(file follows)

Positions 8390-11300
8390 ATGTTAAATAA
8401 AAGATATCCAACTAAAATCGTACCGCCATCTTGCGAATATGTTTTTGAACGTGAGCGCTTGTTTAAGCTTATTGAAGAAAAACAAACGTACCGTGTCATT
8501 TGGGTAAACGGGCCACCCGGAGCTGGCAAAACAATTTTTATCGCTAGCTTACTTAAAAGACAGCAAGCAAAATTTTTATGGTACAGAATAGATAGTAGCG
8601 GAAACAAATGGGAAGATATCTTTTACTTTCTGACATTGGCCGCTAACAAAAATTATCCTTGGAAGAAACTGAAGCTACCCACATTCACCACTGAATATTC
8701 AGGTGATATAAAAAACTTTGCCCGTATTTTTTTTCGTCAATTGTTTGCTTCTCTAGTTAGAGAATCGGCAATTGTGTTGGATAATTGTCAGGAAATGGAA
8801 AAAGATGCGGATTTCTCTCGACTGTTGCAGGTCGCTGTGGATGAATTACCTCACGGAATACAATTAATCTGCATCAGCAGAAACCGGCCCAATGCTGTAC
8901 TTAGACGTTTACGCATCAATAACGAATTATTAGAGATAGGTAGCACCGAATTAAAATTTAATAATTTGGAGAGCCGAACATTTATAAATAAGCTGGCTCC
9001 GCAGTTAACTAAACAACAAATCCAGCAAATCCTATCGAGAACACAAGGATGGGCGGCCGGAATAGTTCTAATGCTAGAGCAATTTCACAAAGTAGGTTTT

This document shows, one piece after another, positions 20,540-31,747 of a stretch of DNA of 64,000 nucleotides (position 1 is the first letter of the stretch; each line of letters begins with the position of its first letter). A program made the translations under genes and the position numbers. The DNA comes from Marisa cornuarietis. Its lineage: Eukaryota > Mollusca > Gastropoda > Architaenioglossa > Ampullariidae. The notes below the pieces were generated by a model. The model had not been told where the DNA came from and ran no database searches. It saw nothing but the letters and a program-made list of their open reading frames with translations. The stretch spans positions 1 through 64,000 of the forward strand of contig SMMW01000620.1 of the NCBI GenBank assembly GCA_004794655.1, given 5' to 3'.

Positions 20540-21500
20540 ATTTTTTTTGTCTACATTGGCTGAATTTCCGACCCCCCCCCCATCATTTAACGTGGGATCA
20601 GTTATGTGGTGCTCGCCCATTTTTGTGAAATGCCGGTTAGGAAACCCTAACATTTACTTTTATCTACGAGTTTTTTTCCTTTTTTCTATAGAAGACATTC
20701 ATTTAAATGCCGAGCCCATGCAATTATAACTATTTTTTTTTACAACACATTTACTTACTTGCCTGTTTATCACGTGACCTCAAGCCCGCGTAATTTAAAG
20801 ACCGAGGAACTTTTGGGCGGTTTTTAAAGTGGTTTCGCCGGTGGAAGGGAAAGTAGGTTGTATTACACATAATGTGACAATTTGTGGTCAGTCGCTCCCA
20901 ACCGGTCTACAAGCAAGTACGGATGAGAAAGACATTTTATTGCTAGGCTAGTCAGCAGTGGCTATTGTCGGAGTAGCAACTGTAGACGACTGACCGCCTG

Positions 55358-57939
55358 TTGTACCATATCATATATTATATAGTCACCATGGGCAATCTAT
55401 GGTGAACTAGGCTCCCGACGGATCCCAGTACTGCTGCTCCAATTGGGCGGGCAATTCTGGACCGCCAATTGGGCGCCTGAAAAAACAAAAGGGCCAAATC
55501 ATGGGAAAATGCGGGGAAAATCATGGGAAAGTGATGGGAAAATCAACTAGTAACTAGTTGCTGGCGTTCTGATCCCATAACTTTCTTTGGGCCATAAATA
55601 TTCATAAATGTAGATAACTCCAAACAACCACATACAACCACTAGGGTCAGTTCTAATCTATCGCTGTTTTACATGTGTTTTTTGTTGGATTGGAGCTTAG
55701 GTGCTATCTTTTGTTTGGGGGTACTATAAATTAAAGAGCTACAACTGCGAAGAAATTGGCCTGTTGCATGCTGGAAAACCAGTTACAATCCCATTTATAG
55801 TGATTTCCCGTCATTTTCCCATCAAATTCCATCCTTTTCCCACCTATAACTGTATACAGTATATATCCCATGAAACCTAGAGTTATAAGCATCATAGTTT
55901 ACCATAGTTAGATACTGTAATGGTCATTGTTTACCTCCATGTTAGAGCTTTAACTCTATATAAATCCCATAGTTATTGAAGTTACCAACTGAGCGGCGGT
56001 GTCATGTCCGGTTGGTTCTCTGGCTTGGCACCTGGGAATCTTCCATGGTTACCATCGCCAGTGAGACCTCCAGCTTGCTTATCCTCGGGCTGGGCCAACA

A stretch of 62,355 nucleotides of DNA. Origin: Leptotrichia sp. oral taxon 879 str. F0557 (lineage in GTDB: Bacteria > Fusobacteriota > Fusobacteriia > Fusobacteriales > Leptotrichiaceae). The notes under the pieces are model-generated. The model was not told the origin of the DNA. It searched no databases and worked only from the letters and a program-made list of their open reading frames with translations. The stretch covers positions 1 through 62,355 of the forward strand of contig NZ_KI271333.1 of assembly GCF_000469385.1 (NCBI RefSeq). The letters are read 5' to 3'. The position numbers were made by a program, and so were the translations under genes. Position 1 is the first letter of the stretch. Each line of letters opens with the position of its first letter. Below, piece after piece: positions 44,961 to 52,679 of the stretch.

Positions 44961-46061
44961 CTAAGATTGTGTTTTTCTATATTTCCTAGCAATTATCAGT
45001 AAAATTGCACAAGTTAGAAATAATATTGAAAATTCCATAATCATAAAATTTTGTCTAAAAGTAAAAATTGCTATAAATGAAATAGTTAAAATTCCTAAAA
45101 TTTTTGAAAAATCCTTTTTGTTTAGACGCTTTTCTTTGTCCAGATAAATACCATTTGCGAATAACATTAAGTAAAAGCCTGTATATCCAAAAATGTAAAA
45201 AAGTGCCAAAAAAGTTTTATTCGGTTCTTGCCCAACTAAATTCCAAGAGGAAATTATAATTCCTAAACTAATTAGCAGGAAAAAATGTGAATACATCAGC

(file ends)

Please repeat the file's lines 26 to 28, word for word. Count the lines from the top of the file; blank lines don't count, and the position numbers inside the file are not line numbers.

A stretch of 62,355 nucleotides of DNA. Origin: Leptotrichia sp. oral taxon 879 str. F0557 (lineage in GTDB: Bacteria > Fusobacteriota > Fusobacteriia > Fusobacteriales > Leptotrichiaceae). The notes under the pieces are model-generated. The model was not told the origin of the DNA. It searched no databases and worked only from the letters and a program-made list of their open reading frames with translations. The stretch covers positions 1 through 62,355 of the forward strand of contig NZ_KI271333.1 of assembly GCF_000469385.1 (NCBI RefSeq). The letters are read 5' to 3'. The position numbers were made by a program, and so were the translations under genes. Position 1 is the first letter of the stretch. Each line of letters opens with the position of its first letter. Below, piece after piece: positions 44,961 to 52,679 of the stretch.

Positions 44961-46061
44961 CTAAGATTGTGTTTTTCTATATTTCCTAGCAATTATCAGT